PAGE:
Watching this film for the first time when I was 11 years old (fittingly only one year off the age of the main protagonist), I was enchanted and terrified by the spirit world it brought to life. Imagining myself lost in the bath houses of old Japan, surrounded by strange creatures of all shapes and sizes, I was transported into a world entirely foreign to my own, but one in which I felt strangely at home.
Chihiro is like most 10 year old girls in the modern world; spoiled, moody, confused, and caught adrift in that strange space between childhood and young adulthood, in which one’s outlook on life shifts, and morphs into something deeper and darker than before. Hayao Miyazaki chooses the perfect character to carry his story of transformation and memory, as we watch a young girl at a pivotal stage in her life, swap naivety for wisdom. Ironically, it is through being ‘spirited away’ to a place of antiquity and fancy, that Chihiro experiences such maturity.
There are mounds of metaphors at work throughout the film, not least the loss of childhood innocence experienced through various encounters with Gods and spirits. The ‘stink spirit’, for example, who turns out to be a river god, is a classic lesson in not judging a book by its cover; and ‘No Face’ is a warning to young Chihiro of the trappings of adult greed and consumption. The witches Yubaba and Zeniba represent conflicting faces of parenthood, with one smothering and restricting whilst the other warms and comforts. And Haku is the rollercoaster-like encounter of first love, made obvious by the fact that Chihiro, in a moment of great danger, is engulfed by the river Kohaku, only to be ultimately carried by it/him to a greater understanding of life and memory.
And yet all of these ‘messages’ can be taken or left as they appear, each one adding to the story despite not being vital to its core strength and magic. The beauty of Studio Ghibli is in its innate ability to give meaning to moments of child-like reverie, where fantastical images packed full of minute and exquisite detail consume the viewer in a way that few other animations do. The colours, the shadow, the lights, the framing; each aspect of Miyazaki’s visual worlds is brought to life with such awesome power and elegance that it is hard to focus on metaphor and meaning, and easier to simply get lost in the intoxicating artistry of it all.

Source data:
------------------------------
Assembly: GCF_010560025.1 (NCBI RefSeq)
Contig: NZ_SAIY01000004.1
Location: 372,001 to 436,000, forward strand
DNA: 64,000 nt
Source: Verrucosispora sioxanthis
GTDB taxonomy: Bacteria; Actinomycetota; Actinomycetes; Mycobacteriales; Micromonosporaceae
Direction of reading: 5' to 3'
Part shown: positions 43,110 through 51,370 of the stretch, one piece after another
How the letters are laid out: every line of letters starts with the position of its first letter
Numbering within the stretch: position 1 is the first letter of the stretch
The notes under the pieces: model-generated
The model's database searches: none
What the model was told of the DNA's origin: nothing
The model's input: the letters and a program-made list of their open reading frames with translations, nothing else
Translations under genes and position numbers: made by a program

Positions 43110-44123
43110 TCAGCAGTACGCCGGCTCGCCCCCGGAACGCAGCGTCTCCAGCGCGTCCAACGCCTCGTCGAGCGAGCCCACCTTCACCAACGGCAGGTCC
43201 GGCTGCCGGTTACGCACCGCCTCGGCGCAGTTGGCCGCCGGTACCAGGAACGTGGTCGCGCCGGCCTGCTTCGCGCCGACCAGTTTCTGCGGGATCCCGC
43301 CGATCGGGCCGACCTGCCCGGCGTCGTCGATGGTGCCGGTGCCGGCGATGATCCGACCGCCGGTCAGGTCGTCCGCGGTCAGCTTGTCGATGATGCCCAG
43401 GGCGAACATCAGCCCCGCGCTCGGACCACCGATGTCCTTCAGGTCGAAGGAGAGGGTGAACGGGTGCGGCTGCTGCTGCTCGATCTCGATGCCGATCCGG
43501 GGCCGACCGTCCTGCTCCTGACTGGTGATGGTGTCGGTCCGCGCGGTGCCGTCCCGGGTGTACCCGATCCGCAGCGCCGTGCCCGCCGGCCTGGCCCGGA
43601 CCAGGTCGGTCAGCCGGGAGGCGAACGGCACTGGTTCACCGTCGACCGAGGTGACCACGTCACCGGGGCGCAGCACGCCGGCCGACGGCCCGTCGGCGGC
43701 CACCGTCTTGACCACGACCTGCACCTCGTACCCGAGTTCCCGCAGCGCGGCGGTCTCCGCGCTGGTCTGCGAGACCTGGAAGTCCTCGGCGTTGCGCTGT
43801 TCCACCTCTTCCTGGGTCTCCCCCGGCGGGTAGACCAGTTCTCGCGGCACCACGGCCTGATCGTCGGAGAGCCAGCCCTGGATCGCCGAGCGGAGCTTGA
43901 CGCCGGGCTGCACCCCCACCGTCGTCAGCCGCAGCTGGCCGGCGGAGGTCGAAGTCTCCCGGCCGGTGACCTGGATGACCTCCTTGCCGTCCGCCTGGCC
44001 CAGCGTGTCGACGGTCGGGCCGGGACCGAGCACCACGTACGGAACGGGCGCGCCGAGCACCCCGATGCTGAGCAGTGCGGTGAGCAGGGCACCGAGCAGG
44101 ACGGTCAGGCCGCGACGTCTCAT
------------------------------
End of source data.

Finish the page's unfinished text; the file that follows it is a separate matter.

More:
Every scene and moment of Spirited Away is lent a tangibility that contradicts its hand-drawn nature. From the glorious representations of food, to the very water that surrounds the setting of the main action of the film, each element of the cinematic landscape is a portal through which the viewer is transported into an otherworldly realm. By the story’s end, Chihiro has experienced some of the transition into adult life through transportation to her own enchanted realm. Surrounded by the unknown, she has been made ‘Sen’, a serious worker and a loyal friend, journeying and facing great peril for those she loves. We journey with her, and when she returns to her human life and becomes Chihiro again, we feel the great nostalgia for what she left behind, but also great wonderment and apprehension for what lies ahead. This is what makes Miyazaki and Studio Ghibli so great, that ability to encapsulate the indefinable ache of growing up. How perfectly it is epitomized here, where a child is lost in a maze of dazzling wonderment, only to come out the other side more serious, but with a flicker of light and magic still intact.
FINAL VERDICT: ★ ★ ★ ★ ★